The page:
Second, the worship leader asked for prayer for his step-sister who does not have a personal relationship with Christ. Standing two seats down from me was a guest who I know believes good deeds are the ticket to heaven. Ignoring the Bible, it would seem so logical that if heaven exists, good folks would be the ones going. But His ways are above our ways (Isaiah 55) and we are ALL sinners and fall short of Heaven (Romans 3:23), regardless of how good we may appear.  It also reminded me that week after next I will be spending a couple of days alone with a confessed atheist, working on a project. He is such a nice, kind-hearted guy but, in God’s infinite wisdom, currently destined for an eternity in Hell. My prayer is to have an opportunity to share the Three Circles ( with him.

Some food for thought.

Jeff Hilles

“Let it be”

I recently was listening to an interview with Paul McCartney as he detailed some of the stories and contexts of songs he has written for the Beatles.  One of his more popular ballads is the song, “Let it be.”  I was intrigued to know that the reference to “mother Mary” was to his actual mother, named Mary, whom he did dream about and her words to him in his turmoil was “let it be.”   I had just assumed he was appealing to the Catholic teaching of praying to the mother Mary, which surely didn’t hinder sales.  McCartney shared how the dream brought comfort to him in a rocky season of his life and consequently the song comforted many in a troubled time of history not only in the late 60’s and early 70’s but also after 9/11.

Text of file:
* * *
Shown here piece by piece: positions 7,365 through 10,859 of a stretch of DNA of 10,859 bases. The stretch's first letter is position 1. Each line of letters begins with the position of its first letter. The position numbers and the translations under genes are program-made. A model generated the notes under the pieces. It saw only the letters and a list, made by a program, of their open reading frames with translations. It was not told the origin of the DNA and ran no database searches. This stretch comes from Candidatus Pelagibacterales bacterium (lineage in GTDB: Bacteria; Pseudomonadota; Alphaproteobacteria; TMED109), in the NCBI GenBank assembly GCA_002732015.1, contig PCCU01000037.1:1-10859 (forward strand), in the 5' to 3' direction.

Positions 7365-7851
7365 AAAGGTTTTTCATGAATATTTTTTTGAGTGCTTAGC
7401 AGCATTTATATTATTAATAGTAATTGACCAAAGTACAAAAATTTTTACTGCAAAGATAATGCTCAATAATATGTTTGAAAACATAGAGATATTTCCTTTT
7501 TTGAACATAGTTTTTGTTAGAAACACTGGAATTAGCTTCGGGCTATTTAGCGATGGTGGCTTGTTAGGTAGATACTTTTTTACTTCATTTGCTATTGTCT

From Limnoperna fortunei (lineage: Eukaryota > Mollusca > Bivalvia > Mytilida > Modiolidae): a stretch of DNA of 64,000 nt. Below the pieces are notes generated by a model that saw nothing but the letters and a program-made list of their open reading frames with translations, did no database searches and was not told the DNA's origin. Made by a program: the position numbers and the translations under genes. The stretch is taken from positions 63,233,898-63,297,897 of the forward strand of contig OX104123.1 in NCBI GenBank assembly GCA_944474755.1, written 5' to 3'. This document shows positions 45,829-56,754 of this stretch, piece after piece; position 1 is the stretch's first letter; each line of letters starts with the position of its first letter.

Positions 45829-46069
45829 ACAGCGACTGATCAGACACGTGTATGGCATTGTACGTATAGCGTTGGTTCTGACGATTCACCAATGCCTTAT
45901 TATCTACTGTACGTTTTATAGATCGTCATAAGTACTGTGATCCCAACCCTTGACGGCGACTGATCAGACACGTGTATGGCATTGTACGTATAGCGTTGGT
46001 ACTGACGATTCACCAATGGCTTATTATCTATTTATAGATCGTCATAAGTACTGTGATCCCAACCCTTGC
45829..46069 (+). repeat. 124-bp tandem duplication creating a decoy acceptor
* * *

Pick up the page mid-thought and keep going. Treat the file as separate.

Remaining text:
As I listened to the lyrics again in light of this new information, I couldn’t help but hear the hope for redemption.   This redemption hope was the basis for peace and form the underpinnings for optimism in the midst of darkness and broken hearts.

And in my hour of darkness
She is standing right in front of me
Speaking words of wisdom
Let it be

Let it be, let it be, let it be, let it be
Whisper words of wisdom
Let it be

And when the broken-hearted people
Living in the world agree
There will be an answer
Let it be

For though they may be parted there is
Still a chance that they will see
There will be an answer
Let it be

Let it be, let it be, let it be, let it be
Whisper words of wisdom
Let it be

And when the night is cloudy
There is still a light that shines on me
Shine until tomorrow
Let it be

Yet the song falls short in explaining our confidence that we can “Let it be.”  The assumption is that there is a wise power who is engaged, sufficiently powerful, and working on our behalf.  Yet we don’t have to live in assumption but in revelation.  Perhaps this next song makes explicit what is implicit.

There is coming a day,
When no heart aches shall come,
No more clouds in the sky,
No more tears to dim the eye,
All is peace forever more,
On that happy golden shore,
What a day, glorious day that will be.

What a day that will be,
When my Jesus I shall see,
And I look upon His face,
The One who saved me by His grace;
When He takes me by the hand,
And leads me through the Promised Land,
What a day, glorious day that will be.

There’ll be no sorrow there,
No more burdens to bear,
No more sickness, no pain,
No more parting over there;
And forever I will be,
With the One who died for me,
What a day, glorious day that will be.


What a day that will be when the broken-hearted people living in the world will see The One who saved them by His grace; When He takes them by the hand, and leads them through the Promised land, What a day, glorious day that will be.

Jarrod Scott